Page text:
by T. M. P. Mahadevan | 1968 | 179,170 words | ISBN-13: 9788185208510
The Advaita tradition traces its inspiration to God Himself — as Śrīman-Nārāyaṇa or as Sadā-Śiva. The supreme Lord revealed the wisdom of Advaita to Brahma, the Creator, who in turn imparted it to Vasiṣṭha....
T. P. Meenakṣisundaram
M.A., B.L., M.O.L.
Tāṇḍavarāya Svāmikal is very popular among the Advaitins of Tamil land whether literate or illiterate. His famous work in Tamil Kaivalya-navanītam (Butter of Kaivalya-Mokṣa) is so named as the author himself explains, because he has taken the cream of wisdom from the various pots of milk of jñāna entrusted to succeeding generations by the great sages and seers of this sacred land. Its language is so simple and its exposition is so concrete and full of homely illustrations, that it is so popular amongst even the illiterate men and women of Tamil land. Many a widow and many an old man forget the miseries of this world and immerse themselves in the joy of this knowledge. It is popular in the Kerala country and also on the borders of the Andhra deśa. In addition, there is a popular translation in Malayalam almost echoing the words and phrases of the original. When in the last century somewhere in 1865, Murdock published for the first' time a classified catalogue of Tamil printed books he assured us that this book was one of the highest authorities on Śaṅkara’s Vedānta in the Tamil land. There is also a translation in Sanskrit with the same name by one Śaṅku Kavi. This Śaṅku Kavi states that he is a disciple of Kriṣṇānanda whom some identify with Kriṣṇānanda the author of Siddhānta-siddhāñjana. The German Missionary Dr. Graul considered this so very important as to be translated into German language. The Ramaṇāśrama has sponsored a translation into English thus placing this book before the International audience.
Tāṇḍavarāya Svāmikal was called Tāṇḍava or Tāṇḍavamūrti by his parents as is made clear by himself. He speaks of Venkaṭeśa Mukundan as his Guru. But this refers to Viṣṇu, the lord of Venkata hills. At the end of the book he speaks of Niraṇaguru of Nannilam, a place in the Tanjore district. In the first verse of his work he uses Nannilam as referring to the highest of Sapta bhūmis in the spiritual ascent. In another verse the poet tells us that this Nārāyaṇa or Nāraṇa had come to reveal to the author the truth in the latter’s yogic state. The Malayalam translation will explain it as the Guru revealing in the dream of the student. The author has described how he has himself through the teachings of his Guru attained to the state of jīvan-mukta.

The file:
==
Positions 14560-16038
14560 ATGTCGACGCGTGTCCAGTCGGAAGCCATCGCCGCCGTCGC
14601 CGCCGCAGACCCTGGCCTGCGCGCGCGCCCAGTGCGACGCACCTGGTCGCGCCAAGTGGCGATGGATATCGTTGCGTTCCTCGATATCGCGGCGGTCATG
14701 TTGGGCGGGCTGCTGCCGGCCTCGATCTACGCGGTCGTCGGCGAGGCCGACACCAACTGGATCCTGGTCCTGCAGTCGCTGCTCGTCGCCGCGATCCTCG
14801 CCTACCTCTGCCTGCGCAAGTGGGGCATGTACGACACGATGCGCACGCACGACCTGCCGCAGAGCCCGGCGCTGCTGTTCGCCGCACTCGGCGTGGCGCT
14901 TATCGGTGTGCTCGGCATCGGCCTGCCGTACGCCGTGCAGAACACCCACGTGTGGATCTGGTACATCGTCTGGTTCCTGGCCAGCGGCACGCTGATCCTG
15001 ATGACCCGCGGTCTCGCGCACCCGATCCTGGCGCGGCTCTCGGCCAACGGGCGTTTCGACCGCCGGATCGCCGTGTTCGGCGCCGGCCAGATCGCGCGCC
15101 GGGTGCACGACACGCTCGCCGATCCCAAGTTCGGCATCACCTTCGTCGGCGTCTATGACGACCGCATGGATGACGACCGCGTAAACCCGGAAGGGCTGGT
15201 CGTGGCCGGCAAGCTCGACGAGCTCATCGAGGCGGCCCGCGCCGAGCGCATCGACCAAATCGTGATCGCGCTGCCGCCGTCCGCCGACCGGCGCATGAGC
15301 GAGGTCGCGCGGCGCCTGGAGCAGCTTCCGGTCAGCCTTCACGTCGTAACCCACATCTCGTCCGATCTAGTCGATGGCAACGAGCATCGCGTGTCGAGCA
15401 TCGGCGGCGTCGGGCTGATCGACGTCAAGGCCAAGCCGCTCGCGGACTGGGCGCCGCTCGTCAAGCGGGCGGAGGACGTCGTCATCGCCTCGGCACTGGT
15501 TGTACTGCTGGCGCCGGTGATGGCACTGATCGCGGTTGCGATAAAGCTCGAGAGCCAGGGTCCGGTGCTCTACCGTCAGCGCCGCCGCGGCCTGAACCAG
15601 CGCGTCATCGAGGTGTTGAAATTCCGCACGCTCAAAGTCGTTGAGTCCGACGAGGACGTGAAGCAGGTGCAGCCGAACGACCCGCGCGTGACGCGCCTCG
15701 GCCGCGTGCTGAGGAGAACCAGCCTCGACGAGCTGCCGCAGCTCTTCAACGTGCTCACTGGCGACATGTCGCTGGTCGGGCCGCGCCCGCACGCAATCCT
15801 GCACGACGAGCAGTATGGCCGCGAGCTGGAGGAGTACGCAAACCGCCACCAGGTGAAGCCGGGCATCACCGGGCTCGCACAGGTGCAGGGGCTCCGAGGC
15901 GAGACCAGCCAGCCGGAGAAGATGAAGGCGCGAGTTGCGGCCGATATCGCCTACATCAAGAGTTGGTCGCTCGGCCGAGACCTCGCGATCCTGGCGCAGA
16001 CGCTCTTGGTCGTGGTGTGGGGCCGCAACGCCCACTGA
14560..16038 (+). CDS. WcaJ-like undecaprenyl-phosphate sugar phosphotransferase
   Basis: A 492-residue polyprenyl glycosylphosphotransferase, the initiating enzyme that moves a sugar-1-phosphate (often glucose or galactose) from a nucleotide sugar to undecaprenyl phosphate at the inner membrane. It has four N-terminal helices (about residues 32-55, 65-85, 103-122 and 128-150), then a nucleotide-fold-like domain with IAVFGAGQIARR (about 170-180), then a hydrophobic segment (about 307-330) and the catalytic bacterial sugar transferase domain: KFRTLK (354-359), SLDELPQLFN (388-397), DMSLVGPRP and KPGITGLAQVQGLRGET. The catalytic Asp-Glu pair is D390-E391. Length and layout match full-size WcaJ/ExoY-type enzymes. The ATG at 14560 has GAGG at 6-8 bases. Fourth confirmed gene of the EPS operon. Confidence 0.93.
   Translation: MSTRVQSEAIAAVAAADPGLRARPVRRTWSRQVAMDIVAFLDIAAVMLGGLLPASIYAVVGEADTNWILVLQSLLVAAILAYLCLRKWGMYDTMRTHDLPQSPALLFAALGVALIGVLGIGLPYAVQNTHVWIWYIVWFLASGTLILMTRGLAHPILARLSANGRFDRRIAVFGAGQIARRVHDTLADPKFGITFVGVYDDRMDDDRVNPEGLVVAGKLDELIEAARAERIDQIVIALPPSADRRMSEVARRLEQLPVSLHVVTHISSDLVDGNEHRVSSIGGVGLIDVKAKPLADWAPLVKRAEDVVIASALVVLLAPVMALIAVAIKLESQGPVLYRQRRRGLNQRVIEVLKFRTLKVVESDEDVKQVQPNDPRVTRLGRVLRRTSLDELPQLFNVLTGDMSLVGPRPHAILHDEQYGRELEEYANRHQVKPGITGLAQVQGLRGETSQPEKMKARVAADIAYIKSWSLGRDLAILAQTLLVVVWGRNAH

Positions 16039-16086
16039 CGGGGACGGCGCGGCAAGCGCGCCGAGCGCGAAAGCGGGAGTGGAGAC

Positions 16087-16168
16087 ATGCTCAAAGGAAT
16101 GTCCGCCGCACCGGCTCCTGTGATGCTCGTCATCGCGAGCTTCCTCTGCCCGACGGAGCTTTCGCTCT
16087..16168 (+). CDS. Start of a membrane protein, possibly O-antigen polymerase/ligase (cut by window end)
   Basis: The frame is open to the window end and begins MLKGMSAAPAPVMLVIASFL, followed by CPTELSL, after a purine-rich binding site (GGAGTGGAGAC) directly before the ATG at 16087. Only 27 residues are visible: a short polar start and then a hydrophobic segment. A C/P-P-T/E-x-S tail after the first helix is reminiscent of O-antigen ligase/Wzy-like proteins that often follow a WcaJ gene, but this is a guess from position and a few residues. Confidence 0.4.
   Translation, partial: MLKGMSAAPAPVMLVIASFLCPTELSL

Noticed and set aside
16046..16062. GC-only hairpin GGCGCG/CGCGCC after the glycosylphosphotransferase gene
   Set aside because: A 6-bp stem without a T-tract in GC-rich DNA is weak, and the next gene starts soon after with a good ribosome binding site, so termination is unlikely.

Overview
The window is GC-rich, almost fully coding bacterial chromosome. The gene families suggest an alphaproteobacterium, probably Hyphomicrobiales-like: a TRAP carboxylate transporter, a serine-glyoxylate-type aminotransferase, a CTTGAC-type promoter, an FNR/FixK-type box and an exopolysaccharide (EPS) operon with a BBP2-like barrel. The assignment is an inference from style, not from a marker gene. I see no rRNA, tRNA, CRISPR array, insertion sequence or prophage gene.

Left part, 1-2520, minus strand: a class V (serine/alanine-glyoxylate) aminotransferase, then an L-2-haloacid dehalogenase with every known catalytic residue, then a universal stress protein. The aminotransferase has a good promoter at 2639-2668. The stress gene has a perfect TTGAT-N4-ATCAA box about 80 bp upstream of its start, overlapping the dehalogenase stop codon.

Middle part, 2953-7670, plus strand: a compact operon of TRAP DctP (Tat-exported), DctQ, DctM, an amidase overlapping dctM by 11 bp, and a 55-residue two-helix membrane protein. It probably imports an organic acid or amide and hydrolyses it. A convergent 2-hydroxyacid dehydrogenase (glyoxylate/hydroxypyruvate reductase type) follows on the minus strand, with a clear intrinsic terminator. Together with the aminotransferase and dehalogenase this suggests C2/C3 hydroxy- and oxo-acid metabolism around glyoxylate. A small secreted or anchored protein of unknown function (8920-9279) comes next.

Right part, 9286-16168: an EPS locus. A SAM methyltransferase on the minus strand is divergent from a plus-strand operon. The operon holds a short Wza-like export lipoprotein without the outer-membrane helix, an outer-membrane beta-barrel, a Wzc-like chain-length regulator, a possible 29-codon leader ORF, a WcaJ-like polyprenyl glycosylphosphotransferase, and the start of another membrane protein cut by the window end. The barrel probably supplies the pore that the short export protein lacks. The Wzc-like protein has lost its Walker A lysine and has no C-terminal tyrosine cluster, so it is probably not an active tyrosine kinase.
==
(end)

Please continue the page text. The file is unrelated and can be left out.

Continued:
The book consists of two parts, one tattvaviḷakkappaṭalaṃ where the Vedānta truth is expounded and the second sandeham telidal paṭalam where various doubts which arise are cleared. He states that this book is intended for those who were not so intelligent as to be able to read the Śāstras. This book starts with a person who has achieved the sādhana chatuṣṭaya and who thereafter rushes away from the world to his Guru who welcomes him with joy. The Guru tells him that as soon as he knows himself he will be a free man. Naturally the disciple raises tbe question “Do not I know myself?” The Guru begins to explain the difference between the body and the one who has the body. Through various examples the Guru convinces the student that the latter is not the body and proceeds to explain in a gross way by speaking of ārōpa which is the real bandha where one sees something else. Apavāda is the removal of this āropa and is therefore really mokṣa. The real Brahman is mistaken for this world of the body in the āropa state. The Guru thereafter described the evolution of the world emphasising at every step the jīva in tha body and Īśvara in the Universe. The samaṣṭi outlook leads us to Īśvara: vyaṣti outlook leads us to jīva. If this āropa of evolution is analysed according to the śāstras, mokṣa will result. But one who cannot realise this is advised, to reduce the series of effects into the series of causes. This āropa consists of two śaktis, one which creates illusion —vikṣepa śakti and the other āvaraṇa śakti which hides the real truth. The ādhāra or the basis, consists of two parts, what is common to all and what is special. What is common is the meaning of what we denote by the usage of the word “this”. This never disappears. What is predicated of this is what is special and this will certainly disappear at the dawn of knowledge. What really is, is the Brahman. When this is hidden jīvātmā appears. When this disappears then Brahman will be realised. The various illusions may even lead to salvation and then disappear along with others. You burn a corpse with a burning stick, but finally the burning stick is also reduced to ashes. Therefore the vikṣepa is not so bad as āvaraṇa which hides the truth. Māyā has to be removed by māyā itself. The Guru continues to describe the five avasthas and gives us the story of the daśaman or the tenth man found out after crossing a river. Then begins the discussion about the meaning of mahāvākya. The identity of jīva with Brahman is asserted through bhāgatyāga-lakṣaṇā. Thus the student realises the ānanda of this unity. Tāṇḍavarāya follows Vidyāraṇya’s exposition.
We are told that this book has really helped many a thirsting soul to drink deep of the Advaita truth.
If Kṛṣṇānanda belongs to the eighteenth century Tāṇḍavarāyar must be earlier and people see a reference to this book in Tāyumānavar’s verses. Tāyumānavar belongs to the seventeenth century and if the above assumption is correct this book could not be later than the early half of the sixteenth century.